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Body temperature responses to handling stress in wintering Black-capped Chickadees (Poecile atricapillus L.)

Författare:
  • Agnès Lewden
  • Andreas Nord
  • Magali Petit
  • Francois Vezina
Publiceringsår: 2017
Språk: Engelska
Sidor: 49-54
Publikation/Tidskrift/Serie: Physiology & Behavior
Volym: 179
Dokumenttyp: Artikel i tidskrift
Förlag: Elsevier

Abstract english

Body temperature variation in response to acute stress is typically characterized by peripheral vasoconstriction and a concomitant increase in core body temperature (stress-induced hyperthermia). It is poorly understood how this response differs between species and within individuals of the same species, and how it is affected by the environment. We therefore investigated stress-induced body temperature changes in a non-model species, the Black-capped Chickadee, in two environmental conditions: outdoors in low ambient temperature (mean: − 6.6 °C), and indoors, in milder ambient temperature close to thermoneutrality (mean: 18.7 °C). Our results show that the change in body temperature in response to the same handling stressor differs in these conditions. In cold environments, we noted a significant decrease in core body temperature (− 2.9 °C), whereas the response in mild indoor conditions was weak and non-significant (− 0.6 °C). Heat loss in outdoor birds was exacerbated when birds were handled for longer time. This may highlight the role of behavioral thermoregulation and heat substitution from activity to body temperature maintenance in harsh condition. Importantly, our work also indicates that changes in the physical properties of the bird during handling (conductive cooling from cold hands, decreased insulation from compression of plumage and prevention of ptiloerection) may have large consequences for thermoregulation. This might explain why females, the smaller sex, lost more heat than males in the experiment. Because physiological and physical changes during handling may carry over to affect predation risk and maintenance of energy balance during short winter days, we advice caution when designing experimental protocols entailing prolonged handling of small birds in cold conditions.
Body temperature variation in response to acute stress is typically characterized by peripheral vasoconstriction and a concomitant increase in core body temperature (stress-induced hyperthermia). It is poorly understood how this response differs between species and within individuals of the same species, and how it is affected by the environment. We therefore investigated stress-induced body temperature changes in a non-model species, the Black-capped Chickadee, in two environmental conditions: outdoors in low ambient temperature (mean: − 6.6 °C), and indoors, in milder ambient temperature close to thermoneutrality (mean: 18.7 °C). Our results show that the change in body temperature in response to the same handling stressor differs in these conditions. In cold environments, we noted a significant decrease in core body temperature (− 2.9 °C), whereas the response in mild indoor conditions was weak and non-significant (− 0.6 °C). Heat loss in outdoor birds was exacerbated when birds were handled for longer time. This may highlight the role of behavioral thermoregulation and heat substitution from activity to body temperature maintenance in harsh condition. Importantly, our work also indicates that changes in the physical properties of the bird during handling (conductive cooling from cold hands, decreased insulation from compression of plumage and prevention of ptiloerection) may have large consequences for thermoregulation. This might explain why females, the smaller sex, lost more heat than males in the experiment. Because physiological and physical changes during handling may carry over to affect predation risk and maintenance of energy balance during short winter days, we advice caution when designing experimental protocols entailing prolonged handling of small birds in cold conditions.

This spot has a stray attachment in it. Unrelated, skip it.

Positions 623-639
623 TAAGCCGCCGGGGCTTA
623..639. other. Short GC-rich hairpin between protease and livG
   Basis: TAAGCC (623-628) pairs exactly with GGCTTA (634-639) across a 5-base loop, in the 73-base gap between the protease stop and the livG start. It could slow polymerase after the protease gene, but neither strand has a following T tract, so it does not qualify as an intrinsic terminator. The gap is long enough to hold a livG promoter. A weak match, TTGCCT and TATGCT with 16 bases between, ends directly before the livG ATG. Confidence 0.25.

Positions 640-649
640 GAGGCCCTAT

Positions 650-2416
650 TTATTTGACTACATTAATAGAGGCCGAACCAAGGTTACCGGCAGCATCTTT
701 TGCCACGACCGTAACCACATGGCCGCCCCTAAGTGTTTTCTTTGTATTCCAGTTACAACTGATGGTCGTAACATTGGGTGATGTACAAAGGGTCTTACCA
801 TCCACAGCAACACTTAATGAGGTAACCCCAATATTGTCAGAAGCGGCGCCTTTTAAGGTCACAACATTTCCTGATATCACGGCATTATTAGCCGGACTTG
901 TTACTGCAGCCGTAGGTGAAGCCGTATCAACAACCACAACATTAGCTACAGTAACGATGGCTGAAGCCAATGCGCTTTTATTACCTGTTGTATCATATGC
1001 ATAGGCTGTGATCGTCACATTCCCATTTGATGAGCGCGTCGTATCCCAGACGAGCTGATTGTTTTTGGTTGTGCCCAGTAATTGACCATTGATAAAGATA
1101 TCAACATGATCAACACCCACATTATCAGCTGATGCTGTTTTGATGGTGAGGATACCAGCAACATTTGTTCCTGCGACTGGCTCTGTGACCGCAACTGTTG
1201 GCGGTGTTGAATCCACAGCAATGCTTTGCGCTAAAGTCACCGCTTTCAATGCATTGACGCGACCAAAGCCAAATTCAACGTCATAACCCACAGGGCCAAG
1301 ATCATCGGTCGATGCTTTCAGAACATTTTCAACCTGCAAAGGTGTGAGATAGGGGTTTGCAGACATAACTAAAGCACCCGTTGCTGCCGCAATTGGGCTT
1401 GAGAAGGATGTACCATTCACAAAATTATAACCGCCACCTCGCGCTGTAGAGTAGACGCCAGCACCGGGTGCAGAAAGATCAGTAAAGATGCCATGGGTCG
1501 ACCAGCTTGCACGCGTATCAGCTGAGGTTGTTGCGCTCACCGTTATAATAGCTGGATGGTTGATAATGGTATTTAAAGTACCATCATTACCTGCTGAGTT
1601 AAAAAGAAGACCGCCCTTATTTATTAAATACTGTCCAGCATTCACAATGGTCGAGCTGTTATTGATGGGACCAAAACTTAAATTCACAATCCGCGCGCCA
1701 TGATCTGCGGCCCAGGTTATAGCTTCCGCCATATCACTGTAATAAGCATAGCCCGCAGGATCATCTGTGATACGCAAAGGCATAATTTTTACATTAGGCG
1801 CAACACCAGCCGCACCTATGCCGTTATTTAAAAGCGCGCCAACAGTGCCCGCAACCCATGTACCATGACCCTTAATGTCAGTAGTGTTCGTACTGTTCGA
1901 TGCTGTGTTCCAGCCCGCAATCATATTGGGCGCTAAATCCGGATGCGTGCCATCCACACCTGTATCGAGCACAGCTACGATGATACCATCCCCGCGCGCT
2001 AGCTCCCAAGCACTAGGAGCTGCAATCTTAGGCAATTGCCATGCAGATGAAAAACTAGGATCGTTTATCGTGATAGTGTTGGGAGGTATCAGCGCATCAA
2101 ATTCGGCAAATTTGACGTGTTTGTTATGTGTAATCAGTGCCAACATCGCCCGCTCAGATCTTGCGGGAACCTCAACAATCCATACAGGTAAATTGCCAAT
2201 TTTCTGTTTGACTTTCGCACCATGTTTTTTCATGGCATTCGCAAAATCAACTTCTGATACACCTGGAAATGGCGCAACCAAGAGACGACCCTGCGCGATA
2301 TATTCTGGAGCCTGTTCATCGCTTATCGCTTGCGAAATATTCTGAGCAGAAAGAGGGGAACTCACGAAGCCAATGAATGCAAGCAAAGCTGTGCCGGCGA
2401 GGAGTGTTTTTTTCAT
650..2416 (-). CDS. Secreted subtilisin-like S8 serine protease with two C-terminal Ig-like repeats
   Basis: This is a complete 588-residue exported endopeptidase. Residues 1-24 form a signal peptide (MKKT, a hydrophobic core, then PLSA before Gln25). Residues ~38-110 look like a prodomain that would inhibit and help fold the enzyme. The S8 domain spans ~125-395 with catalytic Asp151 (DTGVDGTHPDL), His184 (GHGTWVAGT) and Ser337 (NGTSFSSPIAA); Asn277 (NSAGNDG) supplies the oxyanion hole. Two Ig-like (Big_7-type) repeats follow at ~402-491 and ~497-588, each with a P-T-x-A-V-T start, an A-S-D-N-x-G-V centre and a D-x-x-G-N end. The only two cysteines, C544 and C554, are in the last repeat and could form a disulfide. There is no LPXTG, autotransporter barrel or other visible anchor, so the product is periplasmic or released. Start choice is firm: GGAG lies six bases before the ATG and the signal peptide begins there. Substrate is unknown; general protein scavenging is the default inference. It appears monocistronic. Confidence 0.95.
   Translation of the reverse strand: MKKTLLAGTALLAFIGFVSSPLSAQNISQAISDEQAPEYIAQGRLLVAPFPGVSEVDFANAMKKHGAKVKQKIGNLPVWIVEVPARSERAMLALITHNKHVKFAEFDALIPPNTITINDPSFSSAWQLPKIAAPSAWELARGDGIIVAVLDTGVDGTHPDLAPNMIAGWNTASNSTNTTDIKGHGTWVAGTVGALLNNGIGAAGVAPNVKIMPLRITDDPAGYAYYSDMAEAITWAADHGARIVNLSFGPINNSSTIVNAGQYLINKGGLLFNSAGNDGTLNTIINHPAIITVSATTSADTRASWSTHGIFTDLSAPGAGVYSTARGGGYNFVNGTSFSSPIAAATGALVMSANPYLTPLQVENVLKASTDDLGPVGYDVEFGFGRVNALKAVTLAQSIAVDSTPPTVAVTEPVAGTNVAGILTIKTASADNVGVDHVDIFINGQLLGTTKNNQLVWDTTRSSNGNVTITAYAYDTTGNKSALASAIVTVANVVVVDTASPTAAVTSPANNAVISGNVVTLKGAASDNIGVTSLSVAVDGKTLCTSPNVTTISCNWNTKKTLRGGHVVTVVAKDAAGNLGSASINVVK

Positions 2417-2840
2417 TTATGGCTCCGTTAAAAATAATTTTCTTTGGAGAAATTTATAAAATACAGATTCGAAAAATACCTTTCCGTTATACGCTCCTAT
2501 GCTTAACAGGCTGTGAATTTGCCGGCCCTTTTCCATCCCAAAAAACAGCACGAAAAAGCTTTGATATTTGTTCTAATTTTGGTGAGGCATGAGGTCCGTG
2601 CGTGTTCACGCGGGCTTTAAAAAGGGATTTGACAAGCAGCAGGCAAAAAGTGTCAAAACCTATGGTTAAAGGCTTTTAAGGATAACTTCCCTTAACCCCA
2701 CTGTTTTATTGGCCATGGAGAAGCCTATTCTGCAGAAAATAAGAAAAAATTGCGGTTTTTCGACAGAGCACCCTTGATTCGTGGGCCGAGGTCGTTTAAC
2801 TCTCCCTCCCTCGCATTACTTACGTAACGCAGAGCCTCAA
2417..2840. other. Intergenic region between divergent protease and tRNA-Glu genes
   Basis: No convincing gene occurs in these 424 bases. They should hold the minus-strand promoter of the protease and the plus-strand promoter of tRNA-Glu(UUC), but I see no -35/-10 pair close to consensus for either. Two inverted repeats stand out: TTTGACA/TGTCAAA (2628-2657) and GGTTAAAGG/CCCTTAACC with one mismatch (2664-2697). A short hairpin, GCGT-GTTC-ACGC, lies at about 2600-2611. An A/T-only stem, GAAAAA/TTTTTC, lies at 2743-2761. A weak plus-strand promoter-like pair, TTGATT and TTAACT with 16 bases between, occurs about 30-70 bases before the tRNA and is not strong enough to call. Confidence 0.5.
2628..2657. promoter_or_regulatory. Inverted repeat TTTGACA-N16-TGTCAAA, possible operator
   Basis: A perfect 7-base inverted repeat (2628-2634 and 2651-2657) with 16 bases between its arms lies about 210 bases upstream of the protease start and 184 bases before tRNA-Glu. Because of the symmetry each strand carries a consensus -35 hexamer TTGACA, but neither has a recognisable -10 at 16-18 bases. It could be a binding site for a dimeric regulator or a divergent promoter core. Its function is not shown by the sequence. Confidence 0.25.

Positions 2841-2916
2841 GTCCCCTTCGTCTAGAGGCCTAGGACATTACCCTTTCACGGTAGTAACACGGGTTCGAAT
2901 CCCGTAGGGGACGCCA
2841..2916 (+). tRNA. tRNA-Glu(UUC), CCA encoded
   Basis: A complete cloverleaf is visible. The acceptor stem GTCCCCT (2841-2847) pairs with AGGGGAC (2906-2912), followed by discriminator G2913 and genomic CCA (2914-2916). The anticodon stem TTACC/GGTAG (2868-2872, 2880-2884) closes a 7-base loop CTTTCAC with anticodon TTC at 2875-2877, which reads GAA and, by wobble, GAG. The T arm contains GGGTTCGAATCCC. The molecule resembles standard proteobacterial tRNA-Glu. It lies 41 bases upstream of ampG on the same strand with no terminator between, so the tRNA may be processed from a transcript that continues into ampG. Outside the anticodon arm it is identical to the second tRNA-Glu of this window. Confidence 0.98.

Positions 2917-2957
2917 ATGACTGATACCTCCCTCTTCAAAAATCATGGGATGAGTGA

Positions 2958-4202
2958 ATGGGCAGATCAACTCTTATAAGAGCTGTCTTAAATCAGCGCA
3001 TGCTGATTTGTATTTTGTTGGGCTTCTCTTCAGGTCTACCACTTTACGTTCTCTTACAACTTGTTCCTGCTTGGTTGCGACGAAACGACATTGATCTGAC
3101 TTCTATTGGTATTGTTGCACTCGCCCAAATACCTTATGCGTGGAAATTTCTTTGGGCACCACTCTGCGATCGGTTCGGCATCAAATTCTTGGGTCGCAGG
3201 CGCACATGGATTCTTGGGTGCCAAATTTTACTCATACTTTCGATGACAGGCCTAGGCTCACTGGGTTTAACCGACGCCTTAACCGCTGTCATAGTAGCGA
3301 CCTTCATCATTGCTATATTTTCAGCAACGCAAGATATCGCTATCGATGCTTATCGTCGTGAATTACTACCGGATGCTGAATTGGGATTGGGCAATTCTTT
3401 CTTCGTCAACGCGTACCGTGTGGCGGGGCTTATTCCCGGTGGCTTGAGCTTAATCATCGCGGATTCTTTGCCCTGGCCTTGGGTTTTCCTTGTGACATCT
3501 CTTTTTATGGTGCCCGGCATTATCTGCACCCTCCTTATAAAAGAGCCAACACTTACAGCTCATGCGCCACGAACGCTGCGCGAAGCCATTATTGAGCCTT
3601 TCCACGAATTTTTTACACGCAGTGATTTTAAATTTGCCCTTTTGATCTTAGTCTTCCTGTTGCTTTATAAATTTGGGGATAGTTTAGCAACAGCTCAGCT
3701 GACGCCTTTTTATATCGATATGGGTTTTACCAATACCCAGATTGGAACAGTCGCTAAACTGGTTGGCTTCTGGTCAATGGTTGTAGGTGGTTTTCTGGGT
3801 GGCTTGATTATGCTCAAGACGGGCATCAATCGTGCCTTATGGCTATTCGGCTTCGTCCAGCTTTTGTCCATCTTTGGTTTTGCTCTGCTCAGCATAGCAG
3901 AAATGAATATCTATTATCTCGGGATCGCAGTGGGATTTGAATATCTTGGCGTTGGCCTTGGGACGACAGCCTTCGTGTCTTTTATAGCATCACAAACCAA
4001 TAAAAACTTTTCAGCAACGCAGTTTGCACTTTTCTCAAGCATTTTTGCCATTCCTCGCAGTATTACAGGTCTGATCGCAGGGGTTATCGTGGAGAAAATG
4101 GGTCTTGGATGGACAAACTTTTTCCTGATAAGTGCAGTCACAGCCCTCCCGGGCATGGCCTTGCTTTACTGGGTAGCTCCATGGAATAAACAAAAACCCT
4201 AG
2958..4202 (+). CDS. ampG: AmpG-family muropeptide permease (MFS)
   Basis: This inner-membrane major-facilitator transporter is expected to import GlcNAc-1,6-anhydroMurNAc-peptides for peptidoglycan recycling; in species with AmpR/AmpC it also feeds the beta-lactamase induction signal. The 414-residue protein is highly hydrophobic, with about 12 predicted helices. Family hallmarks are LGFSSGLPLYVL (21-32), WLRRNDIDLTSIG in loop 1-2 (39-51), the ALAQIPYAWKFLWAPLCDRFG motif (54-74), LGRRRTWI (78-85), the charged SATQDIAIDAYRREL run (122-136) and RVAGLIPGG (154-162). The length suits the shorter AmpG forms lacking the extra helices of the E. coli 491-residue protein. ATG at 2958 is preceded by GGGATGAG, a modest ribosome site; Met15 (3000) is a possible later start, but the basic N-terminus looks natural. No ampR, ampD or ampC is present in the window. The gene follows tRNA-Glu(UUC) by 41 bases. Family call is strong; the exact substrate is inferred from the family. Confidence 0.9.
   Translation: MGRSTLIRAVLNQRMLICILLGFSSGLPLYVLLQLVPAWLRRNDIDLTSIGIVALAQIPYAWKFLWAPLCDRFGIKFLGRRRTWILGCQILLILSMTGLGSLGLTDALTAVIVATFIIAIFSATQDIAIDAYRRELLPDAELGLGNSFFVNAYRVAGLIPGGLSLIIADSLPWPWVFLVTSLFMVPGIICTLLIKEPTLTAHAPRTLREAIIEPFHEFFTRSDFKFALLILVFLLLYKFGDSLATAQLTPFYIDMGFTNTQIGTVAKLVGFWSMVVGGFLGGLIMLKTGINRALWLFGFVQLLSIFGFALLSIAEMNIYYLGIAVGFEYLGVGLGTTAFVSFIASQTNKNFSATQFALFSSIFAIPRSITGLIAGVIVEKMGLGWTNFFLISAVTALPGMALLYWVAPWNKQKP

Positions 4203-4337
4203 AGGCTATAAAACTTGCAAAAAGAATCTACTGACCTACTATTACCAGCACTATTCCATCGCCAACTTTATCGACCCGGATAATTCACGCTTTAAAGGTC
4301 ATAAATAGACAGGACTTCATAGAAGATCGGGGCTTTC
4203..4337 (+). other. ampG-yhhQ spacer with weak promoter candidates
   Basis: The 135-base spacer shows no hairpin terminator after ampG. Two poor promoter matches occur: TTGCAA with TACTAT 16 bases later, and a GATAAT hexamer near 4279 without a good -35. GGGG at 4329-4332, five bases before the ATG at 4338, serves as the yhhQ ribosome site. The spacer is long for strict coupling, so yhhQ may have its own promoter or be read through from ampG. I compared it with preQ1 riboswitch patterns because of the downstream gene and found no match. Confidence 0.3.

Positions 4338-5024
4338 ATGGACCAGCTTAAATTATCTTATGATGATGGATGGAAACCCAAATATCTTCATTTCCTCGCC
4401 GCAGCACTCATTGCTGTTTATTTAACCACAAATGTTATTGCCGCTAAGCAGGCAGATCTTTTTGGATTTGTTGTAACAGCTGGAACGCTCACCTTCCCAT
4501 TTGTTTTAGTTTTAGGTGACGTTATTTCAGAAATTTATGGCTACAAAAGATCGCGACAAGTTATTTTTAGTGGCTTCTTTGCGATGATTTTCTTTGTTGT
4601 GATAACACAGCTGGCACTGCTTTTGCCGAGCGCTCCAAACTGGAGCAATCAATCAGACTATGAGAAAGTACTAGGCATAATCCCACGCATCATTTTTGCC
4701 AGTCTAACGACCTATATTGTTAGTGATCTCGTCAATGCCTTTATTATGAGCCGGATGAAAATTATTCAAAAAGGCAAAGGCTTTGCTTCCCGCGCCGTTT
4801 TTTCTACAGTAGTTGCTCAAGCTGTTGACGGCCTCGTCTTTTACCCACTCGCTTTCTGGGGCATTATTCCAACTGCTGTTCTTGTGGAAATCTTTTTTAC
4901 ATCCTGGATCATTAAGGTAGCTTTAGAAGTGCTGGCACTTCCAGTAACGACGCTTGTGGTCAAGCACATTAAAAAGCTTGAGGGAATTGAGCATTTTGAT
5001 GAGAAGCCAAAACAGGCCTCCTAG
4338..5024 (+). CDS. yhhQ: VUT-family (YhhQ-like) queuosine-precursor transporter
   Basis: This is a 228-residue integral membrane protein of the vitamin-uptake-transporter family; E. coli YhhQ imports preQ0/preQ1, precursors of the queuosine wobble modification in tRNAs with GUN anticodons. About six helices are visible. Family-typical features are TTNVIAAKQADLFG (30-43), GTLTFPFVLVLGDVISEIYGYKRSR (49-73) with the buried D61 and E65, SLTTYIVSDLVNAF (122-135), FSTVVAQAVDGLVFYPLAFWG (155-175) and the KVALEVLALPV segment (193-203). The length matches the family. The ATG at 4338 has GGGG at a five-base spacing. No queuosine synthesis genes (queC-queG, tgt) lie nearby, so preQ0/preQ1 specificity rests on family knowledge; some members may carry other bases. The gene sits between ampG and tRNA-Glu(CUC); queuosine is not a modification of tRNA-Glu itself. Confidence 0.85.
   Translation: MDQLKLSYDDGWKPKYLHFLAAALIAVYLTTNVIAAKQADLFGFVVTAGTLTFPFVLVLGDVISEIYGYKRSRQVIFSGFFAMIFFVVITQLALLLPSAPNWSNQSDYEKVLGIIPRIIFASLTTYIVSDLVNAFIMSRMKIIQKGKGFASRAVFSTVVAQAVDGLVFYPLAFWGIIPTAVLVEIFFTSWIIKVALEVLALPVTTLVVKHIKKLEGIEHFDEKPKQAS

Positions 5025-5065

Keywords

  • Zoology
  • Ecology
  • Biophysics
  • body temperature
  • handling stress
  • hypothermia
  • hyperthermia
  • heterothermy
  • Poecile atricapillus
  • stress-induced hyperthermia
  • winter
  • Body temperature
  • Handling stress
  • Hypothermia
  • Poecile atricapillus
  • Stress-induced hyperthermia
  • Winter

Other

Published
  • ISSN: 1873-507X
Andreas Nord
E-post: andreas [dot] nord [at] biol [dot] lu [dot] se

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